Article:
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Frequently Asked Questions
- Are my contributions to the Genesee Community College Foundation tax-deductible?
- Why does Genesee Community College need my help?
- What is the Foundation's relationship to the College?
- Does the Foundation accept memorial gifts?
- My employer matches charitable gifts. How can I make a gift to the GCC Foundation and have it matched?
- What is the difference between a "designated" and a "non-designated" gift?
- How do can I create a named or designated fund?
- What is the ratio of Foundation fund raising expenses to total contributions?
- What is Genesee Community College Foundation Housing Services?
- I am thinking about establishing a bequest to the Foundation in my will. What is the legal title of the Foundation?
- Are there different kinds of bequests?
- What is an endowment fund?
- Does the Genesee Community College Foundation have a "general purpose" endowment fund?
- What are the advantages of making a gift of appreciated stock?
- Are there advantages to donating stock that has depreciated, or declined, in value?
- I've heard that it's possible to make a gift of highly appreciated stock AND receive income for life. Is this true?
- How does the Foundation make grants?
- Yes. Contributions to the Foundation are deductible to the full extent allowed under federal and state law.
- The mission of the Foundation is to raise the level of instruction in the classroom by attracting excellent students; to provide access to higher education by worthy and deserving students who demonstrate financial need; to encourage students from our region to remain in the local workforce; and to promote community involvement in the life of the College.
- The College provides the basics (and more) through its operating budget. But the Foundation’s far-reaching goals only come about through the passionate volunteer and financial support of civic and business leaders, faculty and staff, alumni, and friends of the College.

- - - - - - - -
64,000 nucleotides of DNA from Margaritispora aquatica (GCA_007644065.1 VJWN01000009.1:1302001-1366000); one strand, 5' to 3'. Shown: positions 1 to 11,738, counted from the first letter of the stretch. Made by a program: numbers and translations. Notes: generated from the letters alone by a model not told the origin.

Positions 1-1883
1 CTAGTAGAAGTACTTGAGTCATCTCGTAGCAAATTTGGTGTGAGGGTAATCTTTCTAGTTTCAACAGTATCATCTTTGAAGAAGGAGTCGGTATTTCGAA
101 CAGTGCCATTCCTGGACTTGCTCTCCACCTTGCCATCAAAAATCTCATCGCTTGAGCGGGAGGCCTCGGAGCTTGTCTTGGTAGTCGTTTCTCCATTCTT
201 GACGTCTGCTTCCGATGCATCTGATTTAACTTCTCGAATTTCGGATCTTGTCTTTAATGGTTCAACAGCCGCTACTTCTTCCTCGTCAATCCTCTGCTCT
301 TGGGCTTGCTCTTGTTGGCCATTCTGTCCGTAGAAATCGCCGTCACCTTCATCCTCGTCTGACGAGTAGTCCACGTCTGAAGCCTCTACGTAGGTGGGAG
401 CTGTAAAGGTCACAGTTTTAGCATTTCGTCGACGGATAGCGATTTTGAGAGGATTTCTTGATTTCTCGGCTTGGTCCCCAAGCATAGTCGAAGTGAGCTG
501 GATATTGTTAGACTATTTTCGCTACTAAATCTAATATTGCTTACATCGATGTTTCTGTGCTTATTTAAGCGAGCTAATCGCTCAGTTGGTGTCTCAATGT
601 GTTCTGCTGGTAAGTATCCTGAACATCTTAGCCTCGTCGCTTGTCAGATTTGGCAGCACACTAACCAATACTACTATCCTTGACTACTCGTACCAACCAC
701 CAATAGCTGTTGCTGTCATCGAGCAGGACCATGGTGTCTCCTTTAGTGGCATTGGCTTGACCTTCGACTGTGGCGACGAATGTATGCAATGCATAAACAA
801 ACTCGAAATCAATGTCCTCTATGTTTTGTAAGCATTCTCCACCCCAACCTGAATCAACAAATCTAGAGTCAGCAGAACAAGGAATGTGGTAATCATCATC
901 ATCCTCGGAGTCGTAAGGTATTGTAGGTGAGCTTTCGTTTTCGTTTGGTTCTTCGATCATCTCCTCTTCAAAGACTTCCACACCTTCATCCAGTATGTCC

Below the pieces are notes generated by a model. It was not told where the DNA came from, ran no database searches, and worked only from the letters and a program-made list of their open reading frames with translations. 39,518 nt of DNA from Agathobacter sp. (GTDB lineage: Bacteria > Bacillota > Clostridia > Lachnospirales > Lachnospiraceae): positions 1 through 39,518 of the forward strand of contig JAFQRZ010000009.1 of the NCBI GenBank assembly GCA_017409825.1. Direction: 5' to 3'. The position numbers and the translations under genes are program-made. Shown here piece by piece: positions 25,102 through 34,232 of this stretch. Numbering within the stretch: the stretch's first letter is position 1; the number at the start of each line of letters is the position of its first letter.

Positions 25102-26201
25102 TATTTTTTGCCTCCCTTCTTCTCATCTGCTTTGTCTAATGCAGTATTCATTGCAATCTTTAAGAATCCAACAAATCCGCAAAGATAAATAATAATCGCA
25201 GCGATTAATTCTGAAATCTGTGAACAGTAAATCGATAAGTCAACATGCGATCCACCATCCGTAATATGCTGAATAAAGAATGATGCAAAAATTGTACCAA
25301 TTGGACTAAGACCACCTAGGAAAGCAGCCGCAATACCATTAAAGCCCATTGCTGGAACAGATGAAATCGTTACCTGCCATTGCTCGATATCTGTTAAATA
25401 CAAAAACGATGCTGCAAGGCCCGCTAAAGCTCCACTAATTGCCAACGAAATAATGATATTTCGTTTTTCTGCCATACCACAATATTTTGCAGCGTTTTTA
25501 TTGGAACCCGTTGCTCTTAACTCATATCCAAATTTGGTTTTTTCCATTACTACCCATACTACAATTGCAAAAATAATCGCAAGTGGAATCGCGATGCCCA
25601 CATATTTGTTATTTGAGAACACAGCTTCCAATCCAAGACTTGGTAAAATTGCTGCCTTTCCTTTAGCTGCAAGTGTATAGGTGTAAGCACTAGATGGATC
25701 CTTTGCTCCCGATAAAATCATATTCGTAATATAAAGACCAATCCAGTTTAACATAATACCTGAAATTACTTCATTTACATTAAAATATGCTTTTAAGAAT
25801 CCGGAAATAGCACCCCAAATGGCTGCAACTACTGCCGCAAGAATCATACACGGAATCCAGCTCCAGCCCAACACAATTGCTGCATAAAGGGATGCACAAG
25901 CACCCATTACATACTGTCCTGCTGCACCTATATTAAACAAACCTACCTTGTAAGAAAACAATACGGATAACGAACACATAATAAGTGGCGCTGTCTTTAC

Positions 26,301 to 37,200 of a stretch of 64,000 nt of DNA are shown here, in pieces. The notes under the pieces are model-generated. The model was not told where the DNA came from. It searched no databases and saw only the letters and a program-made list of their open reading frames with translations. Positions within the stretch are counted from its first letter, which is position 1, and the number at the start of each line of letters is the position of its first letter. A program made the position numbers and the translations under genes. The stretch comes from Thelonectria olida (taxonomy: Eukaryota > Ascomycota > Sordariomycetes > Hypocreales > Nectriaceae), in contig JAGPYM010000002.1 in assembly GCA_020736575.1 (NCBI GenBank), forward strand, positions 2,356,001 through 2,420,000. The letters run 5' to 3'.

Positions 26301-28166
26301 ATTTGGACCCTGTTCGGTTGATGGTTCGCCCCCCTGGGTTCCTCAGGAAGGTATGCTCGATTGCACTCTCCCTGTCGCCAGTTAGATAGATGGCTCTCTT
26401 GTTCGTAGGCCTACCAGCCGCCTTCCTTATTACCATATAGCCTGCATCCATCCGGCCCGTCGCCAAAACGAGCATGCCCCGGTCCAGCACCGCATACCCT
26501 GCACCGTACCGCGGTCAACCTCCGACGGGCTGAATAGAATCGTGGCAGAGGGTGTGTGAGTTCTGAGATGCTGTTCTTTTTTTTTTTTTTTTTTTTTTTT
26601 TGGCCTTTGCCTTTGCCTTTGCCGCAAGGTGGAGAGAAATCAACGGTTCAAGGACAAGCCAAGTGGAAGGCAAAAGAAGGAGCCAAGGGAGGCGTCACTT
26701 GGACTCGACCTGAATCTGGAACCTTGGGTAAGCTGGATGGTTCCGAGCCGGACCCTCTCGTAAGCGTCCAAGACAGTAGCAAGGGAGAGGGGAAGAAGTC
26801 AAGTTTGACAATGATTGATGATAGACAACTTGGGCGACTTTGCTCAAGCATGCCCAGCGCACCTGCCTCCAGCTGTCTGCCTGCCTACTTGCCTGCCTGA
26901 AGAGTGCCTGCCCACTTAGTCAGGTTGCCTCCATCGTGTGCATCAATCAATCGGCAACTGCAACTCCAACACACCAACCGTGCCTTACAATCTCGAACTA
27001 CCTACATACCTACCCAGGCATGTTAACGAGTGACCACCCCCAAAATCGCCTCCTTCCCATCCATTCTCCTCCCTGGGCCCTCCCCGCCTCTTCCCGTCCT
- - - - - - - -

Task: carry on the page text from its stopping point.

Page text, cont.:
- The Foundation is the official fund raising and gift-receiving agency for Genesee Community College. Community, business, and civic volunteers from Genesee, Livingston, Orleans, and Wyoming counties comprise the Foundation’s Board of Directors. The Board governs the Foundation and sets its policies. The Foundation, established in 1985, is a not-for-profit corporation.
- Yes. We frequently receive memorial gifts from family and friends of people associated with the College. A gift receipt is sent to the donor, and the deceased’s family is sent an acknowledgment of the gift.
My employer matches charitable gifts. How can I make a gift to the GCC Foundation and have it matched?
- If your employer (or your spouse’s employer) offers a matching gift program, your gift to the Foundation can be doubled or even tripled. Obtain a matching gift form from your human resources office, complete your section, and mail it to the Foundation with your gift. We’ll complete the remainder of the form and obtain the matching gift.
- Non-designated (or unrestricted) gifts satisfy scholarship and other program needs of the College as determined by the Board of Directors. However, many donors wish to direct their gifts toward a particular need, such as supporting students from a particular community or in a specific field of study. These designated (or restricted) gifts are used only for the purposes directed by donors. The Foundation holds more than 150 Donor-Designated Funds.
- It’s quite easy. A Foundation staff member will ask you some basic questions about the fund – its name, purpose, criteria for making grants from the fund, and how and when it will be established – and then prepare a one- or two-page letter of agreement for you to review and sign.
- Over the last five years, our supporters generously contributed $6,591,016. Our direct fund raising expenses for that period totaled $892,214, or 13.5% of total contributions.
- Genesee Community College Foundation Housing Services, Inc. is an affiliate not-for-profit corporation set up to hold and manage real estate on behalf of the Foundation and the College. This corporation holds title to College Village, a student residence acquired in August, 2001.
I am thinking about establishing a bequest to the Foundation in my will. What is the legal title of the Foundation?
- The legal title is The Genesee Community College Foundation, Inc. Your attorney can provide the specific language necessary to Establish a Bequest under your will. We can also help you or your attorney with the wording; this is especially important if you plan to direct your bequest to a specific designated (restricted) fund, or to establish a new fund under your bequest. In any event, we encourage you to share your final will provision with us to ensure that your wishes will be properly followed and recognized.